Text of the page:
Saturday, September 3, 2011

New York Institute of Technology + Popeye and Mighty Mouse Animators = Start of Computer Animation

From the 1920s through to the early 1960s the New York area was home to two major animation studios: The Fleischer Studios (which later became Paramount Pictures' Famous Studios) and Terrytoons.

The Fleischer Studios produced the Betty Boop, Popeye, and Superman cartoons; while Terrytoons had Mighty Mouse, Heckle & Jeckle, and Tom Terrific.

These studios were no longer in existence when I started my career in animation in the mid-1970s. However, my first job at New York Institute of Technology landed me right in the middle of the most talented group of animators who had worked at Fleischer/Famous and Terrytoons. It was from these animators (Johnny Gentilella, Marty Taras, Dante Barbetta and Earl James) that I received my on-the-job training in the basics and mechanics of animation.

A few years earlier, Dr. Alexander Schure, the founder of (and who basically owned and ran) New York Institute of Technology, had started working towards developing a computer graphics program. With this as a goal, he had put into production "Tubby the Tuba" as full-length animated feature. The basic purpose was to have a team of computer engineers study the process of putting together an animated feature and see what technical problems needed to be surmounted by a computer.

In March of 1975, I wound up being hired as the studio's first full-time inbetweener. (I worked at the studio and developed into an assistant animator, leaving in May of 1976 to work on the animated feature "Raggedy Ann & Andy".)

The animation studio was on the NY Tech campus in Long Island. As Tubby was being produced by a crew of animators headed by Chuck Harriton and Johnny Gentilella, a separate crew on the far side of the campus (headed by a young Edwin Catmull) was busy experimenting with ways to draw and color pictures on a computer screen.

This is the same Edwin Catmull who is the current president of Walt Disney Animation Studios and Pixar Animation Studios.

There were times when Johnny Gentilella and some of the other animators would work with the computer crew. The animators' task was to draw and animate simple objects with the tools the computer crew was developing, and explain to them what difficulties they had using these tools.

The eventual direct result of all this experimentation was the development of both Disney's CAPS system and Pixar's CGI systems.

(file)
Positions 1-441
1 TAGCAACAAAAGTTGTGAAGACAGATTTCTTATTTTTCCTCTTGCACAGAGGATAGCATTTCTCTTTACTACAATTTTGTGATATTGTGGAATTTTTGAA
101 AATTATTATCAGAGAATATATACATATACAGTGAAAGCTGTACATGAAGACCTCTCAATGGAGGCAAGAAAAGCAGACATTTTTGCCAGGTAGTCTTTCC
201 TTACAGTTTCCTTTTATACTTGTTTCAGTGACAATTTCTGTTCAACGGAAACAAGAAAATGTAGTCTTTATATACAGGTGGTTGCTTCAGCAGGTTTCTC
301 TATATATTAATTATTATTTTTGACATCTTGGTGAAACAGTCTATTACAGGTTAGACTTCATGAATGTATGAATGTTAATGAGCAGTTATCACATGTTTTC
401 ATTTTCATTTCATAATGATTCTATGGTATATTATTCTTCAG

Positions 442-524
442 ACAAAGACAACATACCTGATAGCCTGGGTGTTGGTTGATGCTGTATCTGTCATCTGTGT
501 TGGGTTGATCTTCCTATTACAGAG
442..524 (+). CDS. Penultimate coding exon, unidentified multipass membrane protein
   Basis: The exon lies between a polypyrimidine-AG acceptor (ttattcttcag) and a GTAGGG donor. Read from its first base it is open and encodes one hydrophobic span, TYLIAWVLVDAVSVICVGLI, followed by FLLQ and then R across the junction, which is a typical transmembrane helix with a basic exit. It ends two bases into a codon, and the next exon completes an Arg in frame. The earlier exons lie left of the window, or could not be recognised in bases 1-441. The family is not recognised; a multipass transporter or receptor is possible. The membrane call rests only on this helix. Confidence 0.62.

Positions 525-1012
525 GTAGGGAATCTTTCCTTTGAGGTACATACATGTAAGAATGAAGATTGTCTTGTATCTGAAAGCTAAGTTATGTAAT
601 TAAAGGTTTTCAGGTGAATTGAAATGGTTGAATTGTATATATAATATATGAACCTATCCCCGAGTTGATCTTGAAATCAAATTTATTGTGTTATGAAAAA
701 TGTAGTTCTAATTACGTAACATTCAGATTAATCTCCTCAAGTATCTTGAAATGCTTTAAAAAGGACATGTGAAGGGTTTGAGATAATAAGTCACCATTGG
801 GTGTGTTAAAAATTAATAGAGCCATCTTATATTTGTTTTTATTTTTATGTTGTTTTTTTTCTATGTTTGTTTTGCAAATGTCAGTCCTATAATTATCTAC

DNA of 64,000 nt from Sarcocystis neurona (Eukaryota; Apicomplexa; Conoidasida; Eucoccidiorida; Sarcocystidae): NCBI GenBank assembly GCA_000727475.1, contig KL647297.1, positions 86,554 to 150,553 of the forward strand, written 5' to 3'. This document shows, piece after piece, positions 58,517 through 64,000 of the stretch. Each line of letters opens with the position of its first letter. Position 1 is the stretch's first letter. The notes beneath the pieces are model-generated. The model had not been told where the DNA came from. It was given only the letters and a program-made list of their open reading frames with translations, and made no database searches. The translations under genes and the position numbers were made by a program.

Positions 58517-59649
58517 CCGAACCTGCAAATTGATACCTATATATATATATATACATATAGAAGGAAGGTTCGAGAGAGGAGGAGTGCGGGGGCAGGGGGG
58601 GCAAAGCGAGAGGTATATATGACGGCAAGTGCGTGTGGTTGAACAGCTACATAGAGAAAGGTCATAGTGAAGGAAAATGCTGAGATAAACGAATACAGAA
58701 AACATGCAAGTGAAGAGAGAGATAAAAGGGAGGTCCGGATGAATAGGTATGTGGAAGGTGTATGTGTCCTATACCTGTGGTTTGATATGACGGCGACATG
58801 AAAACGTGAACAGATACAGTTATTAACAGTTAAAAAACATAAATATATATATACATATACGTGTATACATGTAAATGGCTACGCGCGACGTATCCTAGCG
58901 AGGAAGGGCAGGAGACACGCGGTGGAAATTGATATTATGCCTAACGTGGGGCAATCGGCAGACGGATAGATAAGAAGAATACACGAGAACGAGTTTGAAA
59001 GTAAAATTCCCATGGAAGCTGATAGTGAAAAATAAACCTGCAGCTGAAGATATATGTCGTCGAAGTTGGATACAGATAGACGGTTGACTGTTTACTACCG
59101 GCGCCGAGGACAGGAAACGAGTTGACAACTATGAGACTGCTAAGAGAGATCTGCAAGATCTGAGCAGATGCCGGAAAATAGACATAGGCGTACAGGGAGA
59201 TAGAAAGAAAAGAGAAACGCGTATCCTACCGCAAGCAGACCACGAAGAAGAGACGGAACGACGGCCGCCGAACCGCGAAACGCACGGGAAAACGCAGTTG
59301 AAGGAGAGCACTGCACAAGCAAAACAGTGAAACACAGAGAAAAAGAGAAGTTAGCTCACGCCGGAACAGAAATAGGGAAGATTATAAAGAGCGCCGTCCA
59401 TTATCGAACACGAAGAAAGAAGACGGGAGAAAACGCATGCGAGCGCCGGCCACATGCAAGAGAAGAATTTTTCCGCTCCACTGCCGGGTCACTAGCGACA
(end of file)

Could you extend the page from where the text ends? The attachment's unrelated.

I have posted two sets of documents. The first is from a 1997 interview given by Edwin Catmull, where he gives some of his background history, explaining how he became involved with Dr. Schure and how he left to go work with George Lucas.

The second set of documents is Catmull's analysis of the problems facing computer-assisted animation. This analysis was finished circa 1977. It is very informative, giving a clear and concise step-by-step outline of all the phases of producing an animated cartoon.


  1. And if you feel like a laugh John, there's always this...

  2. Christopher, sorry, but I took a look at that YouTube video clip of the intro to "Tubby the Tuba" and found the voice-over "commentary" to be obnoxious. For my taste at least.

  3. That's OK, I didn't care for the sort of Howard Stern-ish approach they did there myself, but it's funny someone had the nerve to do one at all to this film if they liked/hated it that much. I'm sure Alexander Schure was a very respectable person during his life. Perhaps he had his heart set a little too high while making this film, but the lessons learned from that point on certainly help to put us on the right track where CGI has evolved to today.

  4. This video was on Cartoon Brew yesterday, it's an early example of CG animation by Catmull ... from 1972!

    It's interesting that the process they show, of creating a maquette and digitizing it with a scanner, is basically the same process used today.

  5. I knew Alexander Schure, and it's embarrassing that someone would lampoon him as if he were a moron. Schure was a pleasant, sophisticated guy with all the best intentions in the world. I not only worked on Tubby but was a graduate of the school, so I had plenty of time and experience at the place - prior to the whole computer setup.

    John, you've posted some really important documents here. I wish they had sought to do something more than imitate 2D animation in an attempt to compete with Saturday morning animation. They might have broken through sooner if they weren't spending so much time trying to figure out how to do inbetweens. Though there's no doubt that this really put them on the right track.

  6. Michael, I found these documents on the internet several years ago, and am surprised that they haven't been posted on other blogs. At least, I'm not aware that they have been. It wasn't until I started blogging myself that I decided to post them in a way that showed how computer animation as produced by Pixar didn't just appear fully formed, but was connected to 2D traditional animation.